An EU court is expected to rule on July 19 in a case related to the 2013 bail-in of six Slovenian banks. Thousands of small shareholders lost their investments when subordinated bonds and shareholders’ capital in the banks was erased.
The verdict comes at a time when the Slovenian government is already under pressure after a July 6 police raid at the central bank and other offices in Ljubljana connected to the bail-in. Finance Minister Dusan Mramor stepped down a week later, further undermining Prime Minister Miro Cerar’s government.
The Slovenian authorities stepped in to recapitalise six major banks and injected around €3bn into the sector in December 2013, averting an international bailout. The country’s two largest banks - Nova Ljubljanska Banka (NLB) and Nova Kreditna Banka Maribor (NKBM) - were among those taken under state control, along with four smaller banks.
Thanks to the drastic haircuts imposed, junior debt-holders lost their entire investments, unlike in bank bailouts in other European countries. The Slovenian government has defended its move, saying it was based on an EU Banking Communication, but this has been challenged by the Pan-Slovenian Shareholders’ Association (VZMD), which has been fighting to restore the rights of shareholders since 2013.
“In the Slovenian bail-in, subordinated debt-holders of six banks, including all three systemic banks in the country, were totally wiped-out. Slovenia did not offer the subordinated debt-holders the option of a partial write-down or conversion of the debt to equity,” says a VZMD statement. “In stark contrast with bail-ins in other European countries, debt-holders lost the entire amount of their investments and received zero compensation in return.”
The case being considered by the EU Court of Justice (CJEU), Kotnik and others, involves around 2,000 retail credit holders of Slovenian banks, who lost their investments during the bail-in. It was originally filed by the VZMD with the Slovenian constitutional court, but later referred to the CJEU.
The association’s president Kristjan Verbič confirmed to bne IntelliNews that a verdict is expected on the morning of July 19.
A ruling in favour of the shareholders seems likely after advocate general Nils Wahl favoured the VZMD’s case in a February opinion.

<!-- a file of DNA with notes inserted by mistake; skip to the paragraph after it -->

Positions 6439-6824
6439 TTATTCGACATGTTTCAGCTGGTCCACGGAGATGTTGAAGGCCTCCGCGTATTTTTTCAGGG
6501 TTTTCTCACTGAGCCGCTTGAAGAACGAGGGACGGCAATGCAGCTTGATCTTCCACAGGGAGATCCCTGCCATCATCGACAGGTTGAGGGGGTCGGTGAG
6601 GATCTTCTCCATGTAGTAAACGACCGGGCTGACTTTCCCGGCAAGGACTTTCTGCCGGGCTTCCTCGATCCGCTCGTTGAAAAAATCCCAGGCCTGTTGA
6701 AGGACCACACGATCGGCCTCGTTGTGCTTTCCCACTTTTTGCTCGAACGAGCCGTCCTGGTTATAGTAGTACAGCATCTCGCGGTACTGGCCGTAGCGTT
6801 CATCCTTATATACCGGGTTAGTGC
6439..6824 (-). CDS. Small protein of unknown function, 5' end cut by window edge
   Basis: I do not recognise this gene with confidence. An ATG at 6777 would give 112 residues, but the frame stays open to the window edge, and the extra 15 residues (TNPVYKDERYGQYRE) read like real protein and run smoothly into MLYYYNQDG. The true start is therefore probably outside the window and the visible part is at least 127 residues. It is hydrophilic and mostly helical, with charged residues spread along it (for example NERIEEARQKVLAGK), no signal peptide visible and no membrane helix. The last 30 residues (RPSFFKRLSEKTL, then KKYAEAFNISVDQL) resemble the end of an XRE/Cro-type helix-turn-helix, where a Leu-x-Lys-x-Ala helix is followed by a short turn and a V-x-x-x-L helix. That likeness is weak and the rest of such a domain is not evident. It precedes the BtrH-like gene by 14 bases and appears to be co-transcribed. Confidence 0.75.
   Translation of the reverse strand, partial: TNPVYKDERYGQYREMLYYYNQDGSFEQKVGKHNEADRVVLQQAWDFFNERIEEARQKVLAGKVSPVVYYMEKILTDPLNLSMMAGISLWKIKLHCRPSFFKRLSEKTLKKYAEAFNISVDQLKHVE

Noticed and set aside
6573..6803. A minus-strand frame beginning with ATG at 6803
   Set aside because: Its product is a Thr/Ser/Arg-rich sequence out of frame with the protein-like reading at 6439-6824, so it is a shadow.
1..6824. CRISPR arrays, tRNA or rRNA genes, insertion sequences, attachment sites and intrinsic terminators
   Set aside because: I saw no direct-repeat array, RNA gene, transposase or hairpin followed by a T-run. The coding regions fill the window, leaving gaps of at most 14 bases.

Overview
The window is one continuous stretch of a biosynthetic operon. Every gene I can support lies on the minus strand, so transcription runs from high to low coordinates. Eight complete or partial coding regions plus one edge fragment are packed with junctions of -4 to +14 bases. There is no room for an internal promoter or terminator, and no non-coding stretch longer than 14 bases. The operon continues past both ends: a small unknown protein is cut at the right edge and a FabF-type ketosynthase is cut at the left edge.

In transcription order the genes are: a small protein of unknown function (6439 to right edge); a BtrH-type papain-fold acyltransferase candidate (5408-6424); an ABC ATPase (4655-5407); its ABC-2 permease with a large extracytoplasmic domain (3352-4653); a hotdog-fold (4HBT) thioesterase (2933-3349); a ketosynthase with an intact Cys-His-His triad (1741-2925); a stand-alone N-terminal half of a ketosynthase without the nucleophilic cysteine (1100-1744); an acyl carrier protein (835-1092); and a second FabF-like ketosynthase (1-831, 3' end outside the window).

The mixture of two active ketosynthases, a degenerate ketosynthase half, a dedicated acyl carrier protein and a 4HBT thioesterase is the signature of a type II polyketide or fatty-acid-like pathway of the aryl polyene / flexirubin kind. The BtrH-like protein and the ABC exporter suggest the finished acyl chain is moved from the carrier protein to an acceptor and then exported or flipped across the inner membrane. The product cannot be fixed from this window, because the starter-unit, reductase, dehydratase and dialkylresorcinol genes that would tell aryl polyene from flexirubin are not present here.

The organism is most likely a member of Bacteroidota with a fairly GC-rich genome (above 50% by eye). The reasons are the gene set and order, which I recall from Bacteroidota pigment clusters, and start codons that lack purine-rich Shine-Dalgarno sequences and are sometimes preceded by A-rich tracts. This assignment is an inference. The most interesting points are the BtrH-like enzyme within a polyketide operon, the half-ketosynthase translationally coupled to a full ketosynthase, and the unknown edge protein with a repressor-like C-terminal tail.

The Slovenian government cited an EU Banking Communication to justify its move. However, according to Wahl’s opinion, such communications are not legally binding on member states.
“Furthermore, there is no duty to impose a compulsory write-down of subordinated debt, nor is disproportionate burden-sharing a precondition for winning EU approval of state aid measures,” the VZMD said in a statement after the opinion was made public.
The Slovenian authorities have also come under pressure from the police, which launched a raid connected to the 2013 bail-in on July 6. At the time the police said in a statement that there were suspicions concerning a central bank assessment of one of the banks rescued, which financially benefitted the bank and allowed it to scrap its obligations towards the holders of subordinated bonds and subordinated debt worth €257mn.
More than two years after the Slovenian bail-in, the Bank Recovery and Resolution Directive (BRRD) came into force in January 2016. The directive sets out rules for bail-ins in the eurozone. In June, the Slovenian parliament approved legislation on bank bail-ins in line with the directive. The country’s central bank previously set up a bank rescue fund, financed by commercial banks, to avoid spending taxpayers’ money to support banks in future crises.
However, the directive has been criticised by the European Federation of Investors and Financial Services Users, which warned shortly before it came into force that “banking resolutions that don’t respect the rights of individual investors and depositors carry significant social costs".
It also pointed out that, “the Slovenian case highlights the many issues remaining to be addressed on the path towards an effective banking union".
Should the July 19 verdict go in favour of the VZMD, it is likely to further undermine the government, even though Cerar was not in power at the time of the bail-in.
It is not clear to what extent the resignation of Mramor, who was also not in office at the time, is connected to the case. Mramor said on July 13 he was resigning for “exclusively personal reasons” and returning to academia. However, the timing of his resignation was suspicious, coming a week after the raid at the central bank and six days before the expected verdict in the Kotnik case.
Cerar has already appointed Development Minister Alenka Smerjkolj as a temporary replacement for Mramor, and sought to reassure Slovenians that his departure does not mean a policy change. However, the opposition New Slovenia Party has already called on the government to step down, claiming Mramor’s departure comes amid “huge conflict and tension within the coalition”.
In a July 13 note, Teneo Intelligence also points out the “growing difficulties” in Cerar’s government. “The chances that the coalition will last the full term until summer 2018 are diminishing and it is likely that the increasingly-strained cabinet will not be able to agree on outstanding reforms in two controversial policy areas: pensions and public administration,” Teneo analysts said.